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Wrongfully convicted Massachusetts man freed after 27 years

This article is more than 1 year old.

A Massachusetts man who spent over two decades in prison for what a court is calling a wrongful murder and armed robbery conviction has been released from prison.

WCVB-TV reports that James Lucien, 48, was serving a life sentence in connection to the 1994 fatal shooting of Ryan Edwards, 23.

“I feel good because I’m with my family now,” Lucien said Tuesday after Judge Robert Ullman cleared the convictions against him in Suffolk County Superior Court. “I’ve been waiting a whole 27 years for this, and now I have the opportunity to be free.”

Lucien’s defense attorney Dennis Toomey argued during a hearing that the murder and robbery convictions against his client should be tossed because of an improper police investigation.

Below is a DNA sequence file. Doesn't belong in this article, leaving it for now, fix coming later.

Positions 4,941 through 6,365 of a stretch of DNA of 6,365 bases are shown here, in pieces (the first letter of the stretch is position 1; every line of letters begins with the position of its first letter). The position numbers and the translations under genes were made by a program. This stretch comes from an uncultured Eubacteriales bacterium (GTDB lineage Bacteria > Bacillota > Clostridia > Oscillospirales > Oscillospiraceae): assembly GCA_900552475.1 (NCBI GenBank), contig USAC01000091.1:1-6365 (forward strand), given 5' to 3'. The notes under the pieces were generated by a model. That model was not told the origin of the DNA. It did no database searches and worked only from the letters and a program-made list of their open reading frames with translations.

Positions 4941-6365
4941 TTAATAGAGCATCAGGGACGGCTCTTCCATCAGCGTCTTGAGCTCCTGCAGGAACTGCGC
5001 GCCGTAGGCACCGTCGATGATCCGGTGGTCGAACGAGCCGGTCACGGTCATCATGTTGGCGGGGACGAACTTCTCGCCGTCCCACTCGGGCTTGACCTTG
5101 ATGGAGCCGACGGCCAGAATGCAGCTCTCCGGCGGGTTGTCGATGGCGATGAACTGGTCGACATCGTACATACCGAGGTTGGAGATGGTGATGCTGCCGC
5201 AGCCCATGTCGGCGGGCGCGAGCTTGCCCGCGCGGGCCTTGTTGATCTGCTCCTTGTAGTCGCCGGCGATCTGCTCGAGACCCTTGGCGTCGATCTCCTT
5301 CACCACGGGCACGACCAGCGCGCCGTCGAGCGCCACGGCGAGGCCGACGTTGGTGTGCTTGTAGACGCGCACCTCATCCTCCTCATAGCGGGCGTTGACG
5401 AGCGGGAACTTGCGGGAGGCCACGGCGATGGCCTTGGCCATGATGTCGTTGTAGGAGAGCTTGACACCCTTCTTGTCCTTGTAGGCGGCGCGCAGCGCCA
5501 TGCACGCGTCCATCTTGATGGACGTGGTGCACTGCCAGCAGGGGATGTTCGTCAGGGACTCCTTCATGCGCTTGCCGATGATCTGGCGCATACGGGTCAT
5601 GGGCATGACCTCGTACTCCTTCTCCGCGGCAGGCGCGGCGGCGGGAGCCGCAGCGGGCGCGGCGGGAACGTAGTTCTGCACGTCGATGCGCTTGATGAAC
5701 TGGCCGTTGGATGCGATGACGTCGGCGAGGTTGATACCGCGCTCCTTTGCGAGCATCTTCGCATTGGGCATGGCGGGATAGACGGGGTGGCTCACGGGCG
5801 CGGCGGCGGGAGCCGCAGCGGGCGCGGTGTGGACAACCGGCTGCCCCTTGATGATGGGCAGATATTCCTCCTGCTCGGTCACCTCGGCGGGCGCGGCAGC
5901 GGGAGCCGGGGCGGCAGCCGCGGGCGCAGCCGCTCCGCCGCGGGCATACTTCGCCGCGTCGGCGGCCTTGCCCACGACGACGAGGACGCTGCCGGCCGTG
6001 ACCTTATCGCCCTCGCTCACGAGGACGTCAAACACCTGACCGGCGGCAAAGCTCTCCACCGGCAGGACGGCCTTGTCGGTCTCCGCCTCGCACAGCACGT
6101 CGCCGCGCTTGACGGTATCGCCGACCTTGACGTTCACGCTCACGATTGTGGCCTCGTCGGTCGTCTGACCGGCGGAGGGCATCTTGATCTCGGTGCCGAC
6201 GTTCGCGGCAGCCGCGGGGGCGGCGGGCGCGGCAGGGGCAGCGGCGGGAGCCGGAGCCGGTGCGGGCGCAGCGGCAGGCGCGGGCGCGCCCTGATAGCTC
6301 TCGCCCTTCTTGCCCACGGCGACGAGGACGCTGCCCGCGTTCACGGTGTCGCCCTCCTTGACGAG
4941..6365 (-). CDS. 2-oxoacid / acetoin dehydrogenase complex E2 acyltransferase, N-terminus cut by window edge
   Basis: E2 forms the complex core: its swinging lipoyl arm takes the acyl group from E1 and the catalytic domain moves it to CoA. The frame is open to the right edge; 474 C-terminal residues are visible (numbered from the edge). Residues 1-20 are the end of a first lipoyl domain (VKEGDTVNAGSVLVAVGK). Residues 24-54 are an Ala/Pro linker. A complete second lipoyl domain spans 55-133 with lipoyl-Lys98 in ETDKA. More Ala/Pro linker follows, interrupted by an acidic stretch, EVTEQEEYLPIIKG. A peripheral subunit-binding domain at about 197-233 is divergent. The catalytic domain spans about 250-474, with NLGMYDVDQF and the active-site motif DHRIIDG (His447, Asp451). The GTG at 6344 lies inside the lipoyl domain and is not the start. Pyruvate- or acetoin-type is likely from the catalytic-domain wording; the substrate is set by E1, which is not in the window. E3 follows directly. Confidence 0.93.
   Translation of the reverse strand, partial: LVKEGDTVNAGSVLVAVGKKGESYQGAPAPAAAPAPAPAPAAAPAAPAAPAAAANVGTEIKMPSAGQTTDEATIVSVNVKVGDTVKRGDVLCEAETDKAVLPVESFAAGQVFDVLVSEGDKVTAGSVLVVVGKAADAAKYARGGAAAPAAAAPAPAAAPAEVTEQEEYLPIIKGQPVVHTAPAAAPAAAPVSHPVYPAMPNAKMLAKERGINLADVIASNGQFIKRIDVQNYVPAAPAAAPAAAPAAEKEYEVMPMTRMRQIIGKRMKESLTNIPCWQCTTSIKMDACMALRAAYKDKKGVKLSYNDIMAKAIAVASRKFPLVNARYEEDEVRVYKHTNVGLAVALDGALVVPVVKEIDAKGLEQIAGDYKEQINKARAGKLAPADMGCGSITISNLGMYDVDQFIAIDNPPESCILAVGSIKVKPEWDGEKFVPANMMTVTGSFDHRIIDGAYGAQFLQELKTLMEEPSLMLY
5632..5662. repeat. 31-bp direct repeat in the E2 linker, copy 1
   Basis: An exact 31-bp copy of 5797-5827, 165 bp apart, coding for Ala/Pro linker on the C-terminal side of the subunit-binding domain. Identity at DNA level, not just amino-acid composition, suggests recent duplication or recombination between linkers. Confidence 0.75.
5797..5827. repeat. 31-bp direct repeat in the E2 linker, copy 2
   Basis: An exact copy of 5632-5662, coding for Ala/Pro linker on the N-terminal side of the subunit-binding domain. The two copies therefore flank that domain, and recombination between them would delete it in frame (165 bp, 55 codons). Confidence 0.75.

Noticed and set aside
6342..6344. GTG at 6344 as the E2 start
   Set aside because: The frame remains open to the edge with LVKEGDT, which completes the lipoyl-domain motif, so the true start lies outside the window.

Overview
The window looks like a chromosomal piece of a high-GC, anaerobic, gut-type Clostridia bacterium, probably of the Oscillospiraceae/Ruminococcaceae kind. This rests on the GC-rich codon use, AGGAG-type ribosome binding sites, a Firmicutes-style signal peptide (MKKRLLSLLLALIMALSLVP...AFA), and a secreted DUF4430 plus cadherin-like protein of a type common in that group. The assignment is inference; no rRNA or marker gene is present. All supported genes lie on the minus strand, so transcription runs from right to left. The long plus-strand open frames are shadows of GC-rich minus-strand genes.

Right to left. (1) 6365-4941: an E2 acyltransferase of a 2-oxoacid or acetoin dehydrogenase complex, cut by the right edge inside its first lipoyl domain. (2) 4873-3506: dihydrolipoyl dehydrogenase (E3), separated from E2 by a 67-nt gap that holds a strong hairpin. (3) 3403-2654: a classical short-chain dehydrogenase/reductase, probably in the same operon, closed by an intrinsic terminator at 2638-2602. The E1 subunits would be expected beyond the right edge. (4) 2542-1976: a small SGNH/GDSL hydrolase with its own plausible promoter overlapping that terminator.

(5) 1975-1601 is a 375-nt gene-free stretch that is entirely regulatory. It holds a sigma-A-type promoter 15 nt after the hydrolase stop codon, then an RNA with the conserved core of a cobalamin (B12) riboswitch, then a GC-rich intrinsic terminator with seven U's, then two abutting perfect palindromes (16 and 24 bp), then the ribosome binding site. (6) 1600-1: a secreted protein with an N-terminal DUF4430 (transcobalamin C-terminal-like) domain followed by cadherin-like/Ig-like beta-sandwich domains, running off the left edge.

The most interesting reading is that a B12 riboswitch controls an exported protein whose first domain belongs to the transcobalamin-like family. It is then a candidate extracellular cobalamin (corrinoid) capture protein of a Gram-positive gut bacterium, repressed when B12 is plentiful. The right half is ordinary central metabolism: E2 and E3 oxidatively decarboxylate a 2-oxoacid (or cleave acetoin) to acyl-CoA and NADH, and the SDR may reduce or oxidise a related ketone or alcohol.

“The heart of our appellate argument here is that the jury simply did not hear evidence they could have used to acquit Mr. Lucien, so he didn’t get due process,” Toomey said.

“Almost everywhere we look in this case, there are serious problems,” Special Suffolk Assistant District Attorney Jeanne Kempthorne said during the hearing.

According to the station, the Suffolk County District Attorney’s Office said a former Boston police officer involved in Lucien’s case, Det. John Brazil, participated in a sprawling corruption scheme from 1990 to 1996 with other officers, in which they conspired to lie, rob and steal from drug dealers by submitting false warrant applications and then seize cash, representing drug trade proceeds, and kept it for themselves.

Brazil cooperated in a federal investigation and testified against Boston police detectives Kenneth Acerra and Walter Robinson, both of whom pled guilty, according to the DA's office. Brazil was given immunity in exchange for his testimony and served no time. He is currently collecting a pension.

Edwards's family members opposed Lucien’s release.

“I think it’s horrible,” said Dionne Richards, Edwards’ sister. “Now he’s free and there’s nobody to help our family, and my brother’s murder goes as another unsolved murder.”

Ullman urged Edwards’ family not to blame Lucien, but instead Brazil, who allegedly lied and tampered with evidence.

“It’s clear to me that justice may not have been done as to the murder and armed robbery charges,” the judge said.


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